King Conan is a collection of five fantasy short stories by American writer Robert E. Howard featuring his sword and sorcery hero Conan the Barbarian. It is also the name of two separate comic book series featuring the character.

King Conan
King Conan.jpg
Cover of first edition
AuthorRobert E. Howard
CountryUnited States
LanguageEnglish
SeriesConan the Barbarian
GenreSword and sorcery
PublisherGnome Press
Publication date
1953
Media typePrint (hardback)

The book was first published in hardcover by Gnome Press in 1953. The stories originally appeared in the 1930s in the fantasy magazine Weird Tales. The collection never saw publication in paperback; instead, its component stories were divided and distributed among other "Conan" collections.

Chronologically, the five short stories collected as King Conan are the fourth in Gnome's Conan series; the novel Conan the Conqueror follows.

ContentsEdit

ComicsEdit

Marvel ComicsEdit

Marvel Comics published 55 issues of a King Conan series from 1980-1989 (retitled Conan the King from #20-onward).

Dark Horse ComicsEdit

In 2011, Dark Horse Comics started a new Conan comic book, named King Conan; the Cimmerian, now old and alone on his throne of Aquilonia, recalls his previous years adventures with the young royal scribe; his tales are set after he got the throne. Dark Horse adapted several Howard's short stories plus The Hour of the Dragon. Until now, the list includes, in the following order:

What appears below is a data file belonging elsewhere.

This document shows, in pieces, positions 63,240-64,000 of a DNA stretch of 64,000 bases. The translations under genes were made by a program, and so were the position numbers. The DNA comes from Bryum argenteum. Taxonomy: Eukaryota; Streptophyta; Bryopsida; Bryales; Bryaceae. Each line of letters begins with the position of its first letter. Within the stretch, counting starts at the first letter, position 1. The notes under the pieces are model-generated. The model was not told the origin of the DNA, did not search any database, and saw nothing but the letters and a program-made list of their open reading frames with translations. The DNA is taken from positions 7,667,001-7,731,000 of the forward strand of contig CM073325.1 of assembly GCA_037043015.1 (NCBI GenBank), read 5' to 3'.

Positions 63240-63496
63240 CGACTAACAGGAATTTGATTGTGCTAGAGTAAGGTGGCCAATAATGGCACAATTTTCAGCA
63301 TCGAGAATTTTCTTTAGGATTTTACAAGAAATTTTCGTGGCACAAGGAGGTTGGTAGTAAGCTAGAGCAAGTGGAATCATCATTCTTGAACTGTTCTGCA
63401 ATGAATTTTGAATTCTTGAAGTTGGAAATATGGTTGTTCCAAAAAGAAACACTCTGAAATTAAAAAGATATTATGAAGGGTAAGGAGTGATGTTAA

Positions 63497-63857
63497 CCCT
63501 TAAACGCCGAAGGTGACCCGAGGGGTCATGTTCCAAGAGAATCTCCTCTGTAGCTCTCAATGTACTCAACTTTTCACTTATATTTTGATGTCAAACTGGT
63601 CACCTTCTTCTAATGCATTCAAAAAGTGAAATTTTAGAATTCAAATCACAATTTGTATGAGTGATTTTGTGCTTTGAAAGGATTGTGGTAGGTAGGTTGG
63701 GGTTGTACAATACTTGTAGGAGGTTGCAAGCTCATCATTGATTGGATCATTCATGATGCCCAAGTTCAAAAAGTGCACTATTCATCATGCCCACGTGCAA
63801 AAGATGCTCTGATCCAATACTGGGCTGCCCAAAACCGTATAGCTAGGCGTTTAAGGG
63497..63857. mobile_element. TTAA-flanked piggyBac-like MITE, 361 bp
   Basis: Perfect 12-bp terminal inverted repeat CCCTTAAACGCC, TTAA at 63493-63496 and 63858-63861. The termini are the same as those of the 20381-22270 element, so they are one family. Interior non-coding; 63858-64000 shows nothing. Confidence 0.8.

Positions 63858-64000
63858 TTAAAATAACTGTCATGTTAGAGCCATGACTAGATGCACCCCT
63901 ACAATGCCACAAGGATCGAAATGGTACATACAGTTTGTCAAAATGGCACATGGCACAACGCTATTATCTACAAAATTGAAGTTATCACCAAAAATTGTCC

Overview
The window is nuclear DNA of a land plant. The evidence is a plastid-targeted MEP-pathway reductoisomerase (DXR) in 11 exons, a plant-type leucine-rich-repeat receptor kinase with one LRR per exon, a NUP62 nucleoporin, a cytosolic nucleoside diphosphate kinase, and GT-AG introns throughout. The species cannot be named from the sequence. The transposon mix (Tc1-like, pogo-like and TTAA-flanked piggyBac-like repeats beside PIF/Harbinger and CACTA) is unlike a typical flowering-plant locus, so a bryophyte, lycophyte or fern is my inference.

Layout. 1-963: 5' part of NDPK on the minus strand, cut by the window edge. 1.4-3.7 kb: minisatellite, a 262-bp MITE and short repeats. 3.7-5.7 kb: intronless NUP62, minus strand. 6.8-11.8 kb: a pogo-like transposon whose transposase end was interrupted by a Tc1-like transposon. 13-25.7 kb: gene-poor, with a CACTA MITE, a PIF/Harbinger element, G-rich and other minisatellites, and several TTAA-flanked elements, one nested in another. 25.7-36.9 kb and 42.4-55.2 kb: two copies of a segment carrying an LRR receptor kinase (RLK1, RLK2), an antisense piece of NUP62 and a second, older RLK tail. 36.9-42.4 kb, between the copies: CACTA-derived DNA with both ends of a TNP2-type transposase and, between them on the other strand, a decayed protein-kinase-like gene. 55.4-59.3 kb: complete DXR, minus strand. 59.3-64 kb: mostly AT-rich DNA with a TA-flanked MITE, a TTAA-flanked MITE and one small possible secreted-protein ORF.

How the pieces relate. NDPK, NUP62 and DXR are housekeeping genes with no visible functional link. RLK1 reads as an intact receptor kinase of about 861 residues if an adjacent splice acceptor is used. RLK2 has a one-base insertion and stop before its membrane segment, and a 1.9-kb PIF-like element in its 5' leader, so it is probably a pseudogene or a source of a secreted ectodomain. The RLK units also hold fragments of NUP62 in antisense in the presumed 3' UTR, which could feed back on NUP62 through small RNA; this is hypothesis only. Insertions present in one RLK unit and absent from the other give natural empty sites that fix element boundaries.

• "The Scarlet Citadel" (2011)
  • "The Phoenix on the Sword" (2012)
  • "The Hour of the Dragon" (2013)
  • "The Conqueror" (2014) (Originally, Dark Horse wanted to make 12 issues of The Hour of the Dragon, then they decided to split the story into two, publishing the second part with the alternate name of the novel.)

ReceptionEdit

P. Schuyler Miller received the collection favorably, praising Howard's ability "to make the preposterous doings of his superhuman hero so real."[1]

Everett F. Bleiler found that the original text of "The Black Stranger" "is much superior to the adaptation" provided here. He characterized the collection overall as "a weak selection", although singling out two scenes as effective.[2]

ReferencesEdit

  1. ^ "The Reference Library", Astounding Science Fiction, February 1954, pp.155
  2. ^ Everett F. Bleiler, The Guide to Supernatural Fiction, Kent State University Press, 1983, pp.260-61
Preceded by Gnome Conan series
(chronological order)
Succeeded by